Game time: 2 hours
AWAY finally arrived two days ago. Being that I am living in a hotel this week and next, and that I have a full weekend planned already, it will probably take me longer than usual to finish what I assume is a fairly short game. Those are the breaks, I guess. Blame Majesco, if you are the blaming type.
I have a rant planned, but I'll dig into the game itself first. It's cute, with a graphics style that rips off Wind Waker while being hampered by the DS's horrid 3D capabilities. For me, it causes the typical DS 3D reaction where I cringe for the first 5 minutes, then get used to it until the next time I turn the DS on. Fortunately, the dungeons look much better than the outside world. I truly cannot recall off the top of my head if they are 2D or 3D, but since they aren't ugly, I'm going to guess 2D.
There's an interesting premise to the dungeons. Each floor fills the top and bottom screen. You can move freely between them. One of the screens will have a timer on it, and when it reaches zero, the floor on that screen will shuffle and change to a new layout. Naturally, being on that screen when it shuffles is bad. After several such shuffles, the stairs to the next level will appear. It's a simple, but unique and fun gameplay idea. The layouts are not random, and floors eventually shuffle back, so if you miss a treasure chest, you can hang around for a while until a shuffle brings back the layout that the chest was on. The goal of each dungeon is to reach the bottom floor -- right now dungeons only have 1-3 floors -- and rescue the villager there by returned back to the top floor. The protagonist can swing a weapon, cast a limited number of spells, and thats it, so it is very simple. Right now, and remember that I am only two hours in, I don't think it's worth $30. It feels more like a very well polished flash or XBLA game than a full priced DS title. We'll see.
Now for my rant. AWAY is not an RPG. At all. It uses the reflex-driven, puzzle part of my brain and plays more like Meteos in that the gameplay can be frantic, often requiring you to gaze at the entire screen at once. Yes, there are experience levels and equipment, but I'm beyond annoyed that people think that makes a game an RPG. This is less RPG than Zelda 1. Experience and equipment are Japanese mechanics. Western developers tend to force the player to get better. Japan likes to scale enemies while also scaling the protagonist. Take N, for example -- its a fun flash platformer where you can jump, and that's it. Would giving the character experience levels make it an RPG? What if you could jump higher at later experience levels, and later floors become "harder" in anticipation of this? It's still not an RPG. Neither is AWAY. I'm sure at some point I will get a sword that increases my attack, and around the same time, enemies will scale up so that it takes a higher attack to kill them in one hit. This does not alter the gameplay in any way. I played Castle Crashers last month. It has experience, equipment, and way more customizability than AWAY, but wasn't covered by this site. Why? It wasn't made in Japan, and therefore is not an RPG.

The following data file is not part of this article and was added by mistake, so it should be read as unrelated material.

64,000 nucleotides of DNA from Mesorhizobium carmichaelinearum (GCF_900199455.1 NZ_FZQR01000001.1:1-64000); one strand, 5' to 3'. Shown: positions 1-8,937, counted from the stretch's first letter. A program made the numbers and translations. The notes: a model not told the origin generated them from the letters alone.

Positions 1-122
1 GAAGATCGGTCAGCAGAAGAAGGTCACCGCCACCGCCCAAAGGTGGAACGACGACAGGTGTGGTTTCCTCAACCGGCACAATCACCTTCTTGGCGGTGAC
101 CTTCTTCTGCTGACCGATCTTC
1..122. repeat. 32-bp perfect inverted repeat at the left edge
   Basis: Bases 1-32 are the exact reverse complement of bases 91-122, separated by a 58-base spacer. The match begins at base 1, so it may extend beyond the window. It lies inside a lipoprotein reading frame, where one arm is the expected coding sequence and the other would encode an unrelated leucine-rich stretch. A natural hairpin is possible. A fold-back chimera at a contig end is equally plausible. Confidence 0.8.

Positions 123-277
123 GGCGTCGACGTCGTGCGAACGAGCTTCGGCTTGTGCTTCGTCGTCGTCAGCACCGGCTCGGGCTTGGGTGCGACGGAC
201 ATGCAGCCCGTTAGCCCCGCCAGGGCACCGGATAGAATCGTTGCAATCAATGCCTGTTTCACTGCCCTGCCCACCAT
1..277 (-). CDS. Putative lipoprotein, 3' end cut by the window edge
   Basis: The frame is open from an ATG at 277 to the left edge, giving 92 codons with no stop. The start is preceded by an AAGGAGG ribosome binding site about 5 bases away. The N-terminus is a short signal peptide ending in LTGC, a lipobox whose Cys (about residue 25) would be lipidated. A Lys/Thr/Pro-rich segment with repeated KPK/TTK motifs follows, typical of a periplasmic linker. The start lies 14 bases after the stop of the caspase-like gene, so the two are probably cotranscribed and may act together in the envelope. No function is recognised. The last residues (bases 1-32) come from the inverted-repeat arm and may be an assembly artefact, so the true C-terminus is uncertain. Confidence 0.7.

Aaaanyway. RPG or not, AWAY is decent. I hope that it adds something new to the formula as the game goes on, although I am not going to hold my breath. Feel free to check out the reader review JuMeSyn wrote. I haven't read it, so I can't endorse it, but if you are hankering for a review from a fellow RPG fan, he's written plenty and does a good job. I don't read reviews for games I am going to review, otherwise I'd have read it.
Game time: 13 hours
I have been slowly chugging through AWAY. I was busy for a couple of weeks, then I got back home for the first time since Thanksgiving to see Persona 4 waiting at my door. But now, Persona 4 is done and reviewed, and I went ahead and finished Blue Dragon because I was at the final dungeon before I left home in November, so I'm back to AWAY.
Really, I'm not liking it. For a top down, 2D action game, it isn't very good, and with better stuff like Phantom Hourglass, Lunar Knights, and Rocket Slime available, there isn't much reason for anyone to waste money on AWAY.
That said, it is not terrible at all. The premise for the shuffling dungeons is nice, but too simple to really carry a game without it getting old, which it has. Because the game is so simple, the attempts at increasing the difficulty in later dungeons make the game frustrating rather than challenging. The small floors are now cramped with traps and enemies. You can't walk through enemies, so they function like damage-dealing walls when you are trying to hurry through through an area to avoid being shuffled off the floor. While I do like the urgent pace of the game, it is not executed or taken advantage of very well. As short as dungeons are, I have trouble playing through more than one at a time, and the game definitely feels long at this point purely from the lack of inventiveness and the reliance on a single gameplay concept that felt overused hours ago.
I'd like to finish up AWAY while I'm back in a hotel this week. After AWAY, the Ys DS remake is up next. I plugged in the cart to make sure it worked and ended up playing it for 3 hours yesterday, so it looks like I'll have an easier time playing through that than I did with AWAY.
Game time: 19 hours
I just finished the game. By the end, the dungeons had become very repetitive and rote, and the already lengthy dialogue in-between them got even longer. I played most of the game with a certain overall score in mind, then the last 3 or 4 hours were so unenjoyable that I knocked it down .5 when I wrote the review at work today. Later tonight I'll go over the review again and self-edit it. Hopefully I'll be able to post it not long after that.
The lesson here is that dreams inevitably lead to hideous implosions.